Intra-articular use of analgesic / antinflammatory drugs in dogs and horses
Di Salvo A, Chiaradia E, Nannarone S, Della Rocca G.
Intra-articular use of analgesic/antinflammatory drugs in dogs and horses.
Res Vet Sci. 2021 Jan;134:159-170. doi: 10.1016/j.rvsc.2020.12.014. Epub 2020 Dec 30.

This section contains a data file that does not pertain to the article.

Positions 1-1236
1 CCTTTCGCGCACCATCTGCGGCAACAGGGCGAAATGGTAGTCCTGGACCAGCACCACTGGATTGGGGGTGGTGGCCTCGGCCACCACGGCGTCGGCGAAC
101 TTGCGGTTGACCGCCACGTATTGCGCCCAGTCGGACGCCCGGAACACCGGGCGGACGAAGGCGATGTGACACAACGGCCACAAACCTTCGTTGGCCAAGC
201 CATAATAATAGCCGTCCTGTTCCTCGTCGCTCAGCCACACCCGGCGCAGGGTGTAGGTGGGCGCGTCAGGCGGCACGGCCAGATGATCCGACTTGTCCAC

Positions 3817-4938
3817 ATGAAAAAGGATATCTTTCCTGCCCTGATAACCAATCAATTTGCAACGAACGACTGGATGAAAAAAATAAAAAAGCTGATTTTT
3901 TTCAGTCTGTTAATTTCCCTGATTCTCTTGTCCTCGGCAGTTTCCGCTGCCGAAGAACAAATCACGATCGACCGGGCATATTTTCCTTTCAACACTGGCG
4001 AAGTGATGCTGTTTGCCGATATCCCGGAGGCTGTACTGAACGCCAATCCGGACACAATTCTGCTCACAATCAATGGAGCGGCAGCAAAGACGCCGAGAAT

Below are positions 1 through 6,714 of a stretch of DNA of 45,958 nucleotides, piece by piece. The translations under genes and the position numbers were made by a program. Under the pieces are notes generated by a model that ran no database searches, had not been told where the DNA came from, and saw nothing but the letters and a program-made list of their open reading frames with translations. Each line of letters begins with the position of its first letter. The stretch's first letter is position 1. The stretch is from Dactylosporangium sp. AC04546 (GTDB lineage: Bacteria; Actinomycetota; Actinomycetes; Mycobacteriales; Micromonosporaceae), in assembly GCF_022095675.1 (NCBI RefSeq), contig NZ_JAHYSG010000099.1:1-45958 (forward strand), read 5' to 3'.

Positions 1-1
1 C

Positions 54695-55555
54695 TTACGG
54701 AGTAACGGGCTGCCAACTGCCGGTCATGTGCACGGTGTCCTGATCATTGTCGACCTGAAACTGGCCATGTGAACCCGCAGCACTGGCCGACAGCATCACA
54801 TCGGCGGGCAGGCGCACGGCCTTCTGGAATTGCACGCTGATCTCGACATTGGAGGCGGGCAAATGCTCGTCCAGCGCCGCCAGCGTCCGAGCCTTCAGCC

Joint pain is a major cause of lameness in animals such as horses and dogs, and it may affect their athletic performance and quality of life. The intra-articular administration of analgesic/antinflammatory drugs is a common practice in veterinary medicine, for both lameness diagnosis and joint pain management. It is used either perioperatively, such as in animals undergoing arthroscopy/arthrotomy, and in osteoarthritic animals. However, evidence regarding efficacy and safety of each drug is limited, and controversies persist in these areas. In particular, it is often uncertain whether a defined treatment is effective by simply relieving the symptomatic pain associated with the joint disease, or whether it has a positive effect on the joint environment. Moreover, there is still much hesitation about treatments for joint diseases, related to the time of their application for the best outcome, and to any possible deleterious side effects. This article includes a review of the literature concerning the main analgesic/antinflammatory drugs used intra-articularly for managing acute and chronic joint pain/inflammation in dogs and horses. Three main issues for each class of drugs are considered, including clinical efficacy, pharmacokinetics, and local cytotoxic effects.